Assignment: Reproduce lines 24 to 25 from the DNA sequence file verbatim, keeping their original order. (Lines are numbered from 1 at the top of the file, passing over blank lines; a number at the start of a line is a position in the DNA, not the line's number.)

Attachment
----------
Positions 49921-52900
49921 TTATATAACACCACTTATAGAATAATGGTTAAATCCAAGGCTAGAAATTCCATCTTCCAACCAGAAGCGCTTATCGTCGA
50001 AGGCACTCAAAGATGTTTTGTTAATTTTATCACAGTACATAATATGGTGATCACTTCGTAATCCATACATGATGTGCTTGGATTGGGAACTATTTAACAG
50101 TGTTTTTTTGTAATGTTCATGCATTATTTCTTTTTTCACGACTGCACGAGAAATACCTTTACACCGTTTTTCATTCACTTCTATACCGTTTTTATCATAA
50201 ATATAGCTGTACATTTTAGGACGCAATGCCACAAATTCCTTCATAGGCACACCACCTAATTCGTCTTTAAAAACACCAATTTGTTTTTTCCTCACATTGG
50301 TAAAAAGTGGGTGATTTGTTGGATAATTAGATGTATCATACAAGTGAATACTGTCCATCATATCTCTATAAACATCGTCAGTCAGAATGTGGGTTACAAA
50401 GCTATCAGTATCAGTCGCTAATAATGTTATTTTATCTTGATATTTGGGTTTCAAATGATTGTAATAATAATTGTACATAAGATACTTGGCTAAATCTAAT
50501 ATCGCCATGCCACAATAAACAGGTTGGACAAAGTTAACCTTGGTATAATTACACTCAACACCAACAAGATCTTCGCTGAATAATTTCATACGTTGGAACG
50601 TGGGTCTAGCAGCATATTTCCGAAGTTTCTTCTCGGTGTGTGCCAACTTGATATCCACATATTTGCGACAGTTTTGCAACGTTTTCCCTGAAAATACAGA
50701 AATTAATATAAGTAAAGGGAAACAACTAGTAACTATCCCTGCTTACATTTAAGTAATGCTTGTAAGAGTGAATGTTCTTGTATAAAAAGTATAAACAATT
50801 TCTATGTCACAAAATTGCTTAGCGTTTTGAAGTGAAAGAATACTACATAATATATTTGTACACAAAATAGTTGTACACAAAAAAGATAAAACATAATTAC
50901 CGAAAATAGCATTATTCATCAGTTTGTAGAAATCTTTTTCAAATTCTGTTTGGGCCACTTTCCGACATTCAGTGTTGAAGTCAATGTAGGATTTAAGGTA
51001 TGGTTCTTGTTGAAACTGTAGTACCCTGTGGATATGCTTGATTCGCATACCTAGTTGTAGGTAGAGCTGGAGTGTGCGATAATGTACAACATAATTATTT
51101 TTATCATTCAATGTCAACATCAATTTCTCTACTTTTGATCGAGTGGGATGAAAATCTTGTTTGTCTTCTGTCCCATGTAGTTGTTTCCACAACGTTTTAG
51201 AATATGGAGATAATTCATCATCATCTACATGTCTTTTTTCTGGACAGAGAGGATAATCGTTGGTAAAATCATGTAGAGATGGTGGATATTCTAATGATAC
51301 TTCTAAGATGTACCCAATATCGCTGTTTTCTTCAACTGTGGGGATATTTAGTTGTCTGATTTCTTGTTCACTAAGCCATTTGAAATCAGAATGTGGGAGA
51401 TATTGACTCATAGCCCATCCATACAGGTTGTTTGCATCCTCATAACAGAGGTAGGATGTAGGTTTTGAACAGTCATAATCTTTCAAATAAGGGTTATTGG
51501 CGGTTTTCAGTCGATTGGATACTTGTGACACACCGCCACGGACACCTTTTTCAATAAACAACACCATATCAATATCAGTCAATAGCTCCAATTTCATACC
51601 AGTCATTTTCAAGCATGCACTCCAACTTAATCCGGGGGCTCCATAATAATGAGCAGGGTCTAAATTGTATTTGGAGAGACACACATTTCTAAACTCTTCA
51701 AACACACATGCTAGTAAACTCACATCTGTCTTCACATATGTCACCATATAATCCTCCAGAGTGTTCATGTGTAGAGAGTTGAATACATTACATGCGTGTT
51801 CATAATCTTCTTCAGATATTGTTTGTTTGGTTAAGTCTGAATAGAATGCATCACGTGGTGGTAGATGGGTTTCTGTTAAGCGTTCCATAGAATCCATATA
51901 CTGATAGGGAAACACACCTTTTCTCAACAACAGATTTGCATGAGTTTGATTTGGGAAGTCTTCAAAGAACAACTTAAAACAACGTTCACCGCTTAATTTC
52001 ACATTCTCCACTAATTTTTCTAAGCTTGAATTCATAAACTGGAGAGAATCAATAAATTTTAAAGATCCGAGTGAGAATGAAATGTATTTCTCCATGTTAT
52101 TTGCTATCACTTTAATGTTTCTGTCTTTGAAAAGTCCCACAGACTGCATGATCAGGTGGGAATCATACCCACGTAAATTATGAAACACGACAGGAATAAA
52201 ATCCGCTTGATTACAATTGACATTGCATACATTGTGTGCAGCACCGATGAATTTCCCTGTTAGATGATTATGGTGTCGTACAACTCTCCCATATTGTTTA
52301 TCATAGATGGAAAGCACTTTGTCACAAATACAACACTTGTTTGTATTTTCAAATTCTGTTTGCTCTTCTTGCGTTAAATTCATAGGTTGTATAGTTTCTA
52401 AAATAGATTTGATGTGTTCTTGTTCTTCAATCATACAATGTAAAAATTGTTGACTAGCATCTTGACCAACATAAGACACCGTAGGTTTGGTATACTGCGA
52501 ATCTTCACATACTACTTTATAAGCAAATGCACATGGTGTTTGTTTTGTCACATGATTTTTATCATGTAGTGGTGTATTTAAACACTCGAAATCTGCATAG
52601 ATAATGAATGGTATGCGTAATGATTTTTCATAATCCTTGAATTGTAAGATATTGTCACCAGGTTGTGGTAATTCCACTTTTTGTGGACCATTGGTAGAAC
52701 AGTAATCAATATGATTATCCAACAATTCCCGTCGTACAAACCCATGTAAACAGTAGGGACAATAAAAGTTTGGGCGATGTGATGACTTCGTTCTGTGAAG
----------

52101 TTGCTATCACTTTAATGTTTCTGTCTTTGAAAAGTCCCACAGACTGCATGATCAGGTGGGAATCATACCCACGTAAATTATGAAACACGACAGGAATAAA
52201 ATCCGCTTGATTACAATTGACATTGCATACATTGTGTGCAGCACCGATGAATTTCCCTGTTAGATGATTATGGTGTCGTACAACTCTCCCATATTGTTTA